A new viral cousin of Covid-19 may resist vaccine immunity, study finds

There are more viruses on planet Earth that there are no stars in the universe. According to a 2011 estimate, if we gathered all these microbes (from ten to the 31st power, or 10 billion million) and lined them up end to end, we would form a microscopic highway stretching 100 million light years.

Sounds amazing, right? Or maybe a little scary considering viruses aren’t exactly known for their sunny disposition. For the most part, these microorganisms are very selective in how or who they infect; only a fraction of people in the environment pose a threat to humans, whether serious or not. But as the recent Covid-19 pandemic has taught us, viral outbreaks do happen. That’s why virologists around the world are working hard to discover and characterize these insidious microbes before they make us their unwitting hosts.

To that end, a group of researchers at Washington State University has discovered that coronaviruses distantly related to SARS-CoV-2, the pathogen behind Covid-19, are resistant to our vaccines and monoclonal antibody therapies current, according to a study published Thursday in the newspaper PLOS Pathogens. Called Khosta-2, these viruses use the same cellular port of entry as SARS-CoV-2 and, given the right circumstances, could transform into something much more pathogenic than they are right now, as we’ve seen with the new Covid. -19 variants.

“Since these viruses exist in nature, [these findings] It really drives home the point that we should create more active vaccines” that target all members of the coronavirus family, said Timothy Sheahan, a virologist at the University of North Carolina’s Gillings School of Global Public Health, who was not involved in the study, he says reverse.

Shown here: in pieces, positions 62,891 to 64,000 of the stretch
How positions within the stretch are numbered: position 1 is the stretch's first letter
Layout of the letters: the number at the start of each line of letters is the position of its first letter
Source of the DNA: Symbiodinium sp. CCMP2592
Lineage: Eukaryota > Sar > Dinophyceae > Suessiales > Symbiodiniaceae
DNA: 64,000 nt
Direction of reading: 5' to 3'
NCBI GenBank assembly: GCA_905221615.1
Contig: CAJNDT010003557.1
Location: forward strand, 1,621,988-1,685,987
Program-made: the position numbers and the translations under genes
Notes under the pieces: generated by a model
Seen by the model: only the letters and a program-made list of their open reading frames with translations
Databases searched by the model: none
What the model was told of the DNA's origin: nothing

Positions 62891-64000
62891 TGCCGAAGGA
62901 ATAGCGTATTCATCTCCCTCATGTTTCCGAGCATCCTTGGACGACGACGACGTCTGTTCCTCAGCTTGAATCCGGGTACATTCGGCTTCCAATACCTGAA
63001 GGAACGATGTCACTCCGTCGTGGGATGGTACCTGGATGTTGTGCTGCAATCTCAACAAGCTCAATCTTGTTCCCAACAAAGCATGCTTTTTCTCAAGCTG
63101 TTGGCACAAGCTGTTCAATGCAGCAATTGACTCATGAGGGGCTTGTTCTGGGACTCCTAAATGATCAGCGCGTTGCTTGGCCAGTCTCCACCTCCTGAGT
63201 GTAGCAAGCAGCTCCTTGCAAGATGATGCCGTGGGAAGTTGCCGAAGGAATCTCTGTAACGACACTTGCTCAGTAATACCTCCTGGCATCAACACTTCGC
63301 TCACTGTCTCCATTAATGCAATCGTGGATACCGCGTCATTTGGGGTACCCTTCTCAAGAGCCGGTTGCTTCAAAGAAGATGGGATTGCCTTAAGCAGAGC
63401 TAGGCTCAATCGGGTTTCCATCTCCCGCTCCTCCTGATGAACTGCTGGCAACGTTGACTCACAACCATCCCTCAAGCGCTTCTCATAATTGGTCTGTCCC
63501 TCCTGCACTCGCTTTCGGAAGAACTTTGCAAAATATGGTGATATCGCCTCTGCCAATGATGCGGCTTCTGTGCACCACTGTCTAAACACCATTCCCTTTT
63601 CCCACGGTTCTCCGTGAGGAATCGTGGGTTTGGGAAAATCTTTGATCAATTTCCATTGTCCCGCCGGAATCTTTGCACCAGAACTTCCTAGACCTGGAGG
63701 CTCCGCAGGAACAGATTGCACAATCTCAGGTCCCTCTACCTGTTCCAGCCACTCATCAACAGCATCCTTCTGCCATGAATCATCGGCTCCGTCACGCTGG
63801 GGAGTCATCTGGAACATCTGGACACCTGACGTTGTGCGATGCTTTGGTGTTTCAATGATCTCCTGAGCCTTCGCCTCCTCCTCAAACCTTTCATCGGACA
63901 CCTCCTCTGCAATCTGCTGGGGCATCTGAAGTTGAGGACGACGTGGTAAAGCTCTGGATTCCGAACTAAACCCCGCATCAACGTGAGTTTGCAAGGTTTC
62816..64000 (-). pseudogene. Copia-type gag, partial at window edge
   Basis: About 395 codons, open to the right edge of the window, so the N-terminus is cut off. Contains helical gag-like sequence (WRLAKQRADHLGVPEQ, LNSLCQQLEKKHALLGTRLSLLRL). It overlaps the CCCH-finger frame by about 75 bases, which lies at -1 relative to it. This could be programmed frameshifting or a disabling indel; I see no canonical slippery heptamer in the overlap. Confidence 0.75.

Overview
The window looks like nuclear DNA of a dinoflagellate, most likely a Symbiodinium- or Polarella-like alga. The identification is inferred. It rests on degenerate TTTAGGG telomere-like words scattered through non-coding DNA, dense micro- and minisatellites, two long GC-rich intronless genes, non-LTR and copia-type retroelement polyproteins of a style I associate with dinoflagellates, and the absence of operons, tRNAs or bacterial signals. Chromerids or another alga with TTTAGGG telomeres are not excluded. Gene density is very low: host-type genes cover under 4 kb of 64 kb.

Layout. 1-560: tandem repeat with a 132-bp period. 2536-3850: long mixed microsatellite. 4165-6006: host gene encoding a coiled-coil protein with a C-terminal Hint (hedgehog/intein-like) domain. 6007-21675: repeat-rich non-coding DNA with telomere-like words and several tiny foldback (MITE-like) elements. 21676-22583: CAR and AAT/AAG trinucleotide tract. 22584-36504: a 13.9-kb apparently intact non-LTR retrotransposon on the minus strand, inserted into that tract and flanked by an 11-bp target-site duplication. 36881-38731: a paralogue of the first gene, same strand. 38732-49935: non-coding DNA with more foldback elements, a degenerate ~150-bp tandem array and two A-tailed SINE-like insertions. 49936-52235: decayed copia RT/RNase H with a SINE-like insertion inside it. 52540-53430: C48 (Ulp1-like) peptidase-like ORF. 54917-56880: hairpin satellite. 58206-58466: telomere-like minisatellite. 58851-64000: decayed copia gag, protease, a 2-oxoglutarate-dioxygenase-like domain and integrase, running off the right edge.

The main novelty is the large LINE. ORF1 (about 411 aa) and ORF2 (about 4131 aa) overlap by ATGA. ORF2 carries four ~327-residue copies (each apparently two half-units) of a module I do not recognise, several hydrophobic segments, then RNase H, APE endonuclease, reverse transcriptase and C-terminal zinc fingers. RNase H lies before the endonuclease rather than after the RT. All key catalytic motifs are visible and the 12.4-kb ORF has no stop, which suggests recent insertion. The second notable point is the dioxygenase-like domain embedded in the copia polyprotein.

Bats are believed to be the main animal reservoir of coronavirus worldwide.image alliance/image alliance/Getty Images

Here’s the bottom line – As we are probably all too familiar with, coronaviruses are a large family of viruses that cause respiratory and intestinal diseases in both humans and animals, and have been circulating for a long time. In recent years, scientists created a new term, sarbecovirus, to differentiate those coronaviruses genetically related to SARS-CoV-1, the virus behind the 2002 outbreak of severe acute respiratory syndrome first identified in Guangdong, China . These include SARS-CoV-2 and hundreds of strains that infect animals such as civets, pangolins and bats, which are considered the main reservoir.

Russian horseshoe bats are where scientists found Khosta-2 and a closely related Khosta-1 in fecal and oral samples taken in late 2020 near Sochi National Park. Further analysis of this particular strain showed that its genome shares strong similarities with sarbecoviruses found in horseshoe bat samples collected in Bulgaria in 2008 and Kenya in 2007. Although hundreds of sarbecoviruses tested so far have not shown no ability to infect human cells, initial studies found that Khosta viruses have structural components that may allow them to interact with ACE2, or angiotensin-converting enzyme 2, a protein in human cells to which the spike protein of the virus attaches itself to enter. It is the same lock and key mechanism that SARS-CoV-2 uses.

What they did – Led by Washington State University virologist Michael Letko, the researchers created viral pseudotypes. These are viral particles made from a benign virus that has been edited to carry the full-length SARS-CoV-2 spike protein, although the protein has been modified to carry the receptor-binding domain (RBD) of Khosta instead of SARS-CoV-2. . (The RBD is the part of the spike protein that interacts with ACE2.)

It’s a similar approach that Letko used in 2020 to characterize the SARS-CoV-2 receptor. In this case, viral particles carrying the Khosta RBD were mixed with human and animal cells coated with human ACE2. Letko and colleagues saw that Khosta viral particles, especially those loaded with the Khosta-2 RBD, bind ACE2 readily with about the same avidity as SARS-CoV-2 viral particles. (The comparison included RBD-containing viral particles from more than 30 other sarbecoviruses, including the original Wuhan and Omicron SARS-CoV-2 variants.)